Uno poi de’ mezzi più efficaci e d’un effetto più generale, particolarmente nelle nostre circostanze, per propagare una lingua, è, come tutti sanno, un vocabolario. E, secondo i princìpi e i fatti qui esposti, il vocabolario a proposito per l’Italia non potrebbe esser altro che quello del linguaggio fiorentino vivente

(“One then of the most effective means and of most general effect, particularly in our circumstances, for propagating a language is, as everyone knows, a vocabulary. And, according to the principles and facts set forth here, the vocabulary apropos for Italy could be none other than that of the living Florentine language”).

After the report Manzoni wrote the Appendice alla relazione intorno all’unità della lingua e ai mezzi di diffonderla (Appendix to the report around the unity of language and the means of disseminating it).

The appendix, which expands on the issues addressed in the report, was written in response to a report by Raffaello Lambruschini. In May 1868, a few weeks after the appearance of Manzoni’s report, Lambruschini had published a report, which refuted some principles of Manzoni’s and opposed the adoption of Florentine as the national language, stating instead that an italian language existed [15]. Lambruschini assumed that Manzoni wanted to propose the compilation of a partial vocabulary, limited to the words of the daily use and believed that such a vocabulary could be easily accomplished by selecting only suitable words of existing works. Manzoni disagreed, arguing that a vocabulary should be composed following as the sole criterion that of usage.

anzi col solo adoprare in senso assoluto i termini di «lingua» e di «vocabolario», s’è inteso veramente di significare un intero vocabolario d’una lingua intera

(“indeed by merely adopting the terms «language» and «vocabulary» in an absolute sense, it was truly intended to mean an entire vocabulary of an entire language”)

In the same year, Manzoni wrote on the same topic in his Lettera intorno al vocabolario (Letter on the vocabulary) [8], and was extremely clear that the only way to disseminate a national language would be the redaction of a florentine vocabulary, and that the florentine language had to be the national idiom:

Carissimo Bonghi, […], voi, da bon amico e da bon complice, avete detto che per fiorentino intendevo fiorentino. E sta bene

(“Dearest Bonghi, you, as good friend and good partner, said that for florentine I intended florentine. All right”)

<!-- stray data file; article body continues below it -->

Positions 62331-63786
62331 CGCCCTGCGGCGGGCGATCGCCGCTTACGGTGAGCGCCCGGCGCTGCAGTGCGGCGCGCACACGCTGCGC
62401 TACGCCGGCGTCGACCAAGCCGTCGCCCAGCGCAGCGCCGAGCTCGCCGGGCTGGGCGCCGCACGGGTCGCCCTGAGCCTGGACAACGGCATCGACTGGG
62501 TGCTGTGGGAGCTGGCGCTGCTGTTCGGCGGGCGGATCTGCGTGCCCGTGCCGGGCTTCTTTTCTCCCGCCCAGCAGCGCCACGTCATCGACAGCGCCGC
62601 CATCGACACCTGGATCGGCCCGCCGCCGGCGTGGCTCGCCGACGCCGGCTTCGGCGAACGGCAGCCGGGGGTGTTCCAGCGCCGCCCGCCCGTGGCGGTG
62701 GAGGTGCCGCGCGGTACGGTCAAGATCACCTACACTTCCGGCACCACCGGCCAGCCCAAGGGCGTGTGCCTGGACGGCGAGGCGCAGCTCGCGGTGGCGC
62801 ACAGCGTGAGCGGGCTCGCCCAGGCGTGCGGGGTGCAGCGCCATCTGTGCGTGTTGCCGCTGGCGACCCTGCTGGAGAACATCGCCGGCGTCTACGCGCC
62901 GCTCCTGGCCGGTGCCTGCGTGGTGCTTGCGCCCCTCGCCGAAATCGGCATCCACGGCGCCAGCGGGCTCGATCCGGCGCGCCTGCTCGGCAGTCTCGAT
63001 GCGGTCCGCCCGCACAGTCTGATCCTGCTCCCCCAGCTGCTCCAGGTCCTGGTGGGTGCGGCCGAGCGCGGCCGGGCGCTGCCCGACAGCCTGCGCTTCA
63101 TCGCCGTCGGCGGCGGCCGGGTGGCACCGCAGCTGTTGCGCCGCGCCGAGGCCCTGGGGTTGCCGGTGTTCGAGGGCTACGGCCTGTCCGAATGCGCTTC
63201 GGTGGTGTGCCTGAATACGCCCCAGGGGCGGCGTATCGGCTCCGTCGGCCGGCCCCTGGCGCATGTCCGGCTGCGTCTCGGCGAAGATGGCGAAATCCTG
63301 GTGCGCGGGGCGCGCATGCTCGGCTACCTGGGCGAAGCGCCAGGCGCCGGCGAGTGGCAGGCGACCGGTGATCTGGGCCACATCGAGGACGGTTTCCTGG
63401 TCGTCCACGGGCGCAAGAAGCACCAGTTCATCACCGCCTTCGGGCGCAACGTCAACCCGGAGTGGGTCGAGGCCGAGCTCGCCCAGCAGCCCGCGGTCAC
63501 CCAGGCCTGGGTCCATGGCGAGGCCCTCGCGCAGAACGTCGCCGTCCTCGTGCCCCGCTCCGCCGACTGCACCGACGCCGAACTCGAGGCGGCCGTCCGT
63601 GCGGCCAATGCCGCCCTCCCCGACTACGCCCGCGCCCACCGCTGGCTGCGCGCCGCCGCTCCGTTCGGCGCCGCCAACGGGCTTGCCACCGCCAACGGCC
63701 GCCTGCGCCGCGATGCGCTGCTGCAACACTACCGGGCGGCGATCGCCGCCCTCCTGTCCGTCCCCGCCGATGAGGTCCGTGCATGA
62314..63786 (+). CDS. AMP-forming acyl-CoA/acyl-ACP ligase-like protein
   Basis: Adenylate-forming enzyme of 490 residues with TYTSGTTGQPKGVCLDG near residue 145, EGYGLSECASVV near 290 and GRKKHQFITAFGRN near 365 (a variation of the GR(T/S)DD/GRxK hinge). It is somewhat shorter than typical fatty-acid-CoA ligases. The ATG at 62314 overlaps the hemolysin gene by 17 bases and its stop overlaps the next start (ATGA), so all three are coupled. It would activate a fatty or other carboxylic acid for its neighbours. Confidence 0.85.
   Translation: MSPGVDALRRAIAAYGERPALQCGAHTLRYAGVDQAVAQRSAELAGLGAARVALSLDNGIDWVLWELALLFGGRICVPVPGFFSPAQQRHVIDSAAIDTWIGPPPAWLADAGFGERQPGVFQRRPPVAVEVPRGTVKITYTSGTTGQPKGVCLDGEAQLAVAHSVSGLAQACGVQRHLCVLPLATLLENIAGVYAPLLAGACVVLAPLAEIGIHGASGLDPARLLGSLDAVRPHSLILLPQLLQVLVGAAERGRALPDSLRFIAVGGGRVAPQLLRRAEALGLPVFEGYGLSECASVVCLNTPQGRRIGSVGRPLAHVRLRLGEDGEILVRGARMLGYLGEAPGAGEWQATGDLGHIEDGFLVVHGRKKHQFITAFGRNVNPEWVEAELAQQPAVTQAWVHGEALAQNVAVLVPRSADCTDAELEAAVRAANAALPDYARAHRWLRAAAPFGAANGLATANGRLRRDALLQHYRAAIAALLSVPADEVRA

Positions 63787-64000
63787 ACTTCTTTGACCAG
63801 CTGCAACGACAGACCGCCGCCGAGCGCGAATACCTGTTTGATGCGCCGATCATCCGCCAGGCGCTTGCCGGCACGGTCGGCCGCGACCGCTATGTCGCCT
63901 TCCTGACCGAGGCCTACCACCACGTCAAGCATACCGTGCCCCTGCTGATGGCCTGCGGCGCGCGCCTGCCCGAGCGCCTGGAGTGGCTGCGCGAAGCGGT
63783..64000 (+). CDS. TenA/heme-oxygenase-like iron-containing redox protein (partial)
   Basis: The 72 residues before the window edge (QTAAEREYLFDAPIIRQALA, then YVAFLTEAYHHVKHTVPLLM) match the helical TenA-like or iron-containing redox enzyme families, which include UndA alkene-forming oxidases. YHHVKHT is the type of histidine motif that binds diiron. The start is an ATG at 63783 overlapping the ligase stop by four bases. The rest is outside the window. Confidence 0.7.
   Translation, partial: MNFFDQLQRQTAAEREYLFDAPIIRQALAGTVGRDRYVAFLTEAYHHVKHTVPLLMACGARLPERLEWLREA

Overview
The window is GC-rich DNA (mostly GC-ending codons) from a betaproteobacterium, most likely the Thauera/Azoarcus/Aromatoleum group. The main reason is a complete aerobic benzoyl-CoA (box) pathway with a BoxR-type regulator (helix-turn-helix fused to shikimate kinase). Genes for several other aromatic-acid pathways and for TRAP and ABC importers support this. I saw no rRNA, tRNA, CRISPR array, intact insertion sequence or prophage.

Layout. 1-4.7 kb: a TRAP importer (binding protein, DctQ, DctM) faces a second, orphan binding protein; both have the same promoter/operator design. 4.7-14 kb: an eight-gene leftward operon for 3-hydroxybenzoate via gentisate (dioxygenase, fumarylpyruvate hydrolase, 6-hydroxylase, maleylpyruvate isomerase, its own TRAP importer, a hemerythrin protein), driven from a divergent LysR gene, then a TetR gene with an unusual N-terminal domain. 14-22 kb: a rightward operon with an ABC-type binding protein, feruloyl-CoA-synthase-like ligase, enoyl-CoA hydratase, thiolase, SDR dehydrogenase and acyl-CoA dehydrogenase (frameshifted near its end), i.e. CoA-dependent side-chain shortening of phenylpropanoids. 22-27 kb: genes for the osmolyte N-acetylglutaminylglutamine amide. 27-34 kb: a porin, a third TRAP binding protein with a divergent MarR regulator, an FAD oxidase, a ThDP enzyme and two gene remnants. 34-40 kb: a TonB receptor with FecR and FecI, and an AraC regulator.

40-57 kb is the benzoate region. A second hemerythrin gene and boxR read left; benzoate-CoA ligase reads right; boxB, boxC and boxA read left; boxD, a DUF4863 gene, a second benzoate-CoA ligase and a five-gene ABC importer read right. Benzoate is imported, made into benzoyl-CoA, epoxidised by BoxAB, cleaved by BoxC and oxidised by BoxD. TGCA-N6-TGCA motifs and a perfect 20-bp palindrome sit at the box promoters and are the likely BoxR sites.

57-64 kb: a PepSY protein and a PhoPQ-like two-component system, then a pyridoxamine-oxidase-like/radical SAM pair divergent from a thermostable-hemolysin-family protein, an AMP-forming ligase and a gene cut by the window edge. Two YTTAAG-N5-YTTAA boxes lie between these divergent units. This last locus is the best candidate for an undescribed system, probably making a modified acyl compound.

The florentine vocabulary, promoted by the Ministry of Education (Nòvo vocabolario della lingua italiana secondo l’uso di Firenze), curated by Manzoni’s son in law Giovanni Battista Giorgini and Broglio, was eventually published between 1870 and 1897 [9].


[1] L. Caretti, Manzoni. Ideologia e stile, Torino, Einaudi, 1975.
[2] A. Manzoni, Fermo e Lucia, a cura di Silvano Salvatore Nigro ed Ermanno Paccagnini, 2ª ed., Milano, Arnoldo Mondadori Editore, 2009.
[3] Gli sposi promessi per la prima volta pubblicati nella loro integrità di sull’autografo, da Giuseppe Lesca, Napoli, F. Perrella, 1915-1916.
[4] A. Manzoni, Carteggio, parte seconda (1822-1831), a cura di Giovanni Sforza e Giuseppe Gallavresi, Milano, Hoepli, 1921.
[5] N. Tommaseo, Colloqui col Manzoni, Firenze, Sansoni 1929.
[6] A. Manzoni, I promessi sposi; Storia della colonna infame, inedita: storia milanese del secolo XVII scoperta e rifatta da Alessandro Manzoni, Tipografia Guglielmini e Redaelli, 1840.
[7] A. Manzoni, Dell’unita della lingua e dei mezzi di diffonderla, coi tipi della Perseveranza, Milano, 1868.
[8] A. Manzoni, Lettera intorno al vocabolario, in Opere Varie, Redaelli dei fratelli Rechiedei, Milano 1870.
[9] G. B. Giorgini, Emilio Broglio, Novo vocabolario della lingua italiana, Firenze, Cellini, 1870.
[10] F. Capelvenere, Manzoni a Firenze e la risciacquatura in Arno, Franco Cesati editore 1985.
[11] G. Getto, Echi di un romanzo barocco nei «Promessi sposi», in Lettere italiane, XII (1960), pp. 141-167.
[12] Il Manzoni e Vicenza. Il “Cavalier Perduto” del vicentino P. P. e i “Promessi sposi”, in Manzoni, Venezia e il Veneto, a cura di V. Branca – E. Caccia – C. Galimberti, Firenze 1975, pp. 89-124.
[13] E. N. Girardi, Manzoni e Cervantes, in Manzoni reazionario, Cappelli, Rocca S. Casciano 1966, pp. 87 ss.
[14] G. Santarelli, La finzione di un manoscritto ritrovato ne “I promessi sposi” del Manzoni e nel “Cicerone” del Passeroni, Aevum 43, Fasc. 3/4 (Maggio-Agosto 1969), pp. 324-327.
[15] R. Lambruschini, Dell’unità della lingua. A proposito dell’ultimo scritto di A. Manzoni, in “Nuova Antologia”, vol. XII, novembre 1869
[16] A. Manzoni, I promessi sposi. Storia milanese del secolo XVII scoperta e rifatta da Alessandro Manzoni. Edizione riveduta dall’autore.